Abstract Versus Non-Objective Art
by Juliana Meek and Kristine Meek
My neighbor and I were talking on our morning walk about contemporary art and we can’t agree on whether there is a difference between ‘abstract art’ and ‘non-objective art’. Can you help explain the difference, if there is one?
You and your neighbor are not alone in your confusion over the terms abstract and nonobjective art. It’s a common mistake to think all abstract art is non-objective. Essentially the difference is abstract art defines art that distorts the actual representation of something, for instance Cubism is a type of Abstract Art where any subject such as a woman’s body will be distorted into geometric shapes. Non-objective, also called nonrepresentational, art defines art that does not represent or depict any identifiable
person, place or thing. The content of the work is its color, shapes, brushstrokes, size and scale. Color-field painting (think Mark Rothko) is an example of nonobjective
One artist represented by our Gallery, Philip Morsberger, paints in both non-objective and abstract art styles. Each of Morsberger’s paintings begins as a completed non-objective painting of varying colors and shapes. After his non-objective painting is complete he contemplates the completed work. After musing on the work, he will begin to see images from his memory and his imagination form out of the shapes and colors of his non-objective painting.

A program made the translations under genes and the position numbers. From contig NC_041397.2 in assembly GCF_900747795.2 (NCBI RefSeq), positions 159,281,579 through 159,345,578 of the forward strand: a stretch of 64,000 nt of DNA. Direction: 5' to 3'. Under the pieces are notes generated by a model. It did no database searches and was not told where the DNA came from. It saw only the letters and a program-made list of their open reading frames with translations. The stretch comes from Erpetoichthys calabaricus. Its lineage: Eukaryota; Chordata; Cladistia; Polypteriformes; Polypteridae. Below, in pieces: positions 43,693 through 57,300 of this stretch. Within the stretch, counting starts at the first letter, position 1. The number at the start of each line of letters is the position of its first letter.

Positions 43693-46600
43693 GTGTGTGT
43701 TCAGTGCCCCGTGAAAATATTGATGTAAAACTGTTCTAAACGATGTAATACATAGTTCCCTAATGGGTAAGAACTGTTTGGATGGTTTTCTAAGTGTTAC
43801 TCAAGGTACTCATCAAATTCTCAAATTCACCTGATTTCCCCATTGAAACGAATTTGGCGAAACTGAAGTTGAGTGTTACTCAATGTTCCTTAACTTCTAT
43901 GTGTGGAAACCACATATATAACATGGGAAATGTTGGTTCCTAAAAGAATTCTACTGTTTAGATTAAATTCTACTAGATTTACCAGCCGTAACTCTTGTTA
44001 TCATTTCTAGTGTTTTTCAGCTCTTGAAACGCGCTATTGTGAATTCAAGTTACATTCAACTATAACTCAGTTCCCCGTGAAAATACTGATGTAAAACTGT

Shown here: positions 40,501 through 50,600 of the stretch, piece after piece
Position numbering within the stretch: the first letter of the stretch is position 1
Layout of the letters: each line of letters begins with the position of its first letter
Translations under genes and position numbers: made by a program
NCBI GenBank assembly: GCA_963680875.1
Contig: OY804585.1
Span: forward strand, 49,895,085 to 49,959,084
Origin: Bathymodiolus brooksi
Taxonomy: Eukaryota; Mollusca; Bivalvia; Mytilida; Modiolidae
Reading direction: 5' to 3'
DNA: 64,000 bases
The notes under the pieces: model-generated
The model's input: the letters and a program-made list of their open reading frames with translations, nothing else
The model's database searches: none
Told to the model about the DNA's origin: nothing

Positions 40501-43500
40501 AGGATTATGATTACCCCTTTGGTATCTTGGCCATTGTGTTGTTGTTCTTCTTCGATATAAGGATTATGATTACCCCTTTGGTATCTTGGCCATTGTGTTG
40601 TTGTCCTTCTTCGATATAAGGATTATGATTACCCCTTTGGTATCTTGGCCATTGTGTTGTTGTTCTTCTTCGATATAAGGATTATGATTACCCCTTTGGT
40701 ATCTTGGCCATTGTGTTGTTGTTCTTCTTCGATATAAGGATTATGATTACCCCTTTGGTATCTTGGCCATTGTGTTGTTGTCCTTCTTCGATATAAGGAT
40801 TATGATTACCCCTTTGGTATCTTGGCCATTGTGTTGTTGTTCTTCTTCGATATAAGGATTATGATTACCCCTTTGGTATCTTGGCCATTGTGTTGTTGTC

This is similar to seeing clouds in the sky. He then paints over the non-objective painting, with abstract images, objects, and words. Most of his paintings take him many years to complete because he will return to a painting as he sees more figures within the abstract shapes and colors. Sometimes as in one of the examples here, he keeps a particular work a non-objective painting of color and shape.
Can a non-objective painting also be called abstract art? Yes. Is all abstract art non-objective? No. Both examples of paintings by Morsberger can be classified as abstract but only the painting without an identifiable subject can be called non-objective or non-representational art.
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